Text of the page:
Using particle packing technology for sustainable concrete mixture design
S.A.A.M. Fennis, J.C. Walraven
Delft University of Technology, the Netherlands
The annual production of Portland cement, estimated at 3.4 billion tons in 2011, is responsible for about 7% of the total worldwide CO2-emission. To reduce this environmental impact it is important to use innovative technologies for the design of concrete structures and mixtures. In this paper, it is shown how particle packing technology can be used to reduce the amount of cement in concrete by concrete mixture optimization, resulting in more sustainable concrete.
First, three different methods to determine the particle distribution of a mixture are presented; optimization curves, particle packing models and discrete element modelling. The advantage of using analytical particle packing models is presented based on relations between packing density, water demand and strength. Experiments on ecological concrete demonstrate how effective particle packing technology can be used to reduce the cement content in concrete. Three concrete mixtures with low cement content were developed and the compressive strength, tensile strength, modulus of elasticity, shrinkage, creep and electrical resistance was determined.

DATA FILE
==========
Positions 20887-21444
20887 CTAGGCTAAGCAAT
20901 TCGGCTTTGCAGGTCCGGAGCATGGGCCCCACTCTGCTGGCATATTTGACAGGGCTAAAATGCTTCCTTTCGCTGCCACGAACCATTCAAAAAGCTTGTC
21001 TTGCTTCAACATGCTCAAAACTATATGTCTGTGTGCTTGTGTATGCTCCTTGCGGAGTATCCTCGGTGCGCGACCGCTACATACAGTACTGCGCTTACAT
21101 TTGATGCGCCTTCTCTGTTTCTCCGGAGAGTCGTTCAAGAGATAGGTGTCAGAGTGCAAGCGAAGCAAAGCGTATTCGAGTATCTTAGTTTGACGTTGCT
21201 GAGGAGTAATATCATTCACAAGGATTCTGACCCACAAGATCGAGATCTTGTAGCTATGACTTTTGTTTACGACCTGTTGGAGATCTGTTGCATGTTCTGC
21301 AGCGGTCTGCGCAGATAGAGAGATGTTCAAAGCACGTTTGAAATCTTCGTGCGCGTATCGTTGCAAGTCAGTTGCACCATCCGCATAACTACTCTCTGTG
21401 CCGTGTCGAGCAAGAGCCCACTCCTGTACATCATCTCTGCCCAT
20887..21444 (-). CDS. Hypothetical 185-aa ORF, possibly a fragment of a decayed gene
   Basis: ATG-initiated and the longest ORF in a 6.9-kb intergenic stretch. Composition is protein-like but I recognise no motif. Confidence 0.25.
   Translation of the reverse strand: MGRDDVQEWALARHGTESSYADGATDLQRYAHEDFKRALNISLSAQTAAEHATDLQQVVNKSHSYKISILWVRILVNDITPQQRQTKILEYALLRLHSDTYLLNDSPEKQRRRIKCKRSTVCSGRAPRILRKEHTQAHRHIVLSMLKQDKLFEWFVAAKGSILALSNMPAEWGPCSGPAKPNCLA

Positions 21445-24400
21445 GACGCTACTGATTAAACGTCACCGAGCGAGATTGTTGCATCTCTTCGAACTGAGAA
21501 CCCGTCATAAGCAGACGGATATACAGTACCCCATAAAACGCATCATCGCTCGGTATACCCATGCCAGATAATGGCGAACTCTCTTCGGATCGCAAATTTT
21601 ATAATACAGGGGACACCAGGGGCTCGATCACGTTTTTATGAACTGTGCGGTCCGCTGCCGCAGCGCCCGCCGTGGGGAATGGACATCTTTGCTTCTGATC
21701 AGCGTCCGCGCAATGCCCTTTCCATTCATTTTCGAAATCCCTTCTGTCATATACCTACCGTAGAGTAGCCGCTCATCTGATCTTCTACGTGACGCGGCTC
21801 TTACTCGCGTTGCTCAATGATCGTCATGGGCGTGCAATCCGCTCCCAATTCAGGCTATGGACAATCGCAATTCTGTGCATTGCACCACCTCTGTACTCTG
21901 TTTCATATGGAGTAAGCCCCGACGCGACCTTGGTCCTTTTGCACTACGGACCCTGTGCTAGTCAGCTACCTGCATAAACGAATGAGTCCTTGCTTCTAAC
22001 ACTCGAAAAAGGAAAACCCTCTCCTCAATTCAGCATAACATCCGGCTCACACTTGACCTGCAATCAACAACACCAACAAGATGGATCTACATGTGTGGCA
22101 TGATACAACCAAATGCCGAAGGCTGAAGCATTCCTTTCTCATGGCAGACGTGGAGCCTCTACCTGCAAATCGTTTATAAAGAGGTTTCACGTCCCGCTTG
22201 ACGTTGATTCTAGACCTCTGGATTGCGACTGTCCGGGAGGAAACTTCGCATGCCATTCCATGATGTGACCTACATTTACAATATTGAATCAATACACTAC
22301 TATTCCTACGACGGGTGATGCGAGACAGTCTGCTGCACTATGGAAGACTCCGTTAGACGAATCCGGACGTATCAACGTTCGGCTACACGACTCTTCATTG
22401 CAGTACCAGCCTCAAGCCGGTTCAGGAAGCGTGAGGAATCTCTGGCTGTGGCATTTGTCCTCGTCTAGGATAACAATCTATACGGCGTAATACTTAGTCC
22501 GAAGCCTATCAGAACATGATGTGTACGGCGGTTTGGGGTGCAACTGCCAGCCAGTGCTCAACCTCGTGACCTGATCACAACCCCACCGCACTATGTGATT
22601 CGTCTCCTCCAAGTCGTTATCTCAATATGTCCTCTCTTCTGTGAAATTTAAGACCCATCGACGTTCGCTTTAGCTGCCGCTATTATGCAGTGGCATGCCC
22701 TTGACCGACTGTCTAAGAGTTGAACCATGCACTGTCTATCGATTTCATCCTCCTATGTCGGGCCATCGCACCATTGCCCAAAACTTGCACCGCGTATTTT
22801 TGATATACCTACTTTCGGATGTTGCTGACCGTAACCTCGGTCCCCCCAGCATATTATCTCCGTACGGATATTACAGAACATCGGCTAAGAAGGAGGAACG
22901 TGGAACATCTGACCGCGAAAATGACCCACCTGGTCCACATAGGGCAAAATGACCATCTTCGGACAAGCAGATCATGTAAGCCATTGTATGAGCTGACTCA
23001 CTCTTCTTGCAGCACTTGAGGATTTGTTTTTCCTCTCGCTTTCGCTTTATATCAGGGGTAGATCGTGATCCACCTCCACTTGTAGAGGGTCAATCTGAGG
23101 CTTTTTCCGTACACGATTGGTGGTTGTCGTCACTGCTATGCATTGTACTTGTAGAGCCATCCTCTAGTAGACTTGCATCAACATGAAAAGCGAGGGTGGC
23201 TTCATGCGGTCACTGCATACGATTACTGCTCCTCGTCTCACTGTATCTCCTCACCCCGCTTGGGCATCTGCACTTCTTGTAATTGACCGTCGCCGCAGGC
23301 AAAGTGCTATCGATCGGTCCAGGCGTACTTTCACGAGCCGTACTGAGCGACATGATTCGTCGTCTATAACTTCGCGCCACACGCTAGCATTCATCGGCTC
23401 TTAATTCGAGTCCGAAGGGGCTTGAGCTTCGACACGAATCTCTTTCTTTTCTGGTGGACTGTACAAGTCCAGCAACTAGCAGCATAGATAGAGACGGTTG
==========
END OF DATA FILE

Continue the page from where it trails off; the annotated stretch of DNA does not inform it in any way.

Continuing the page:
By using particle packing technology in concrete mixture optimization, it is possible to design concrete in which the cement content is reduced by more than 50% and the CO2-emission of concrete is reduced by 25%.
Key words: Aggregate, cement spacing, concrete, flowability, particle packing, optimization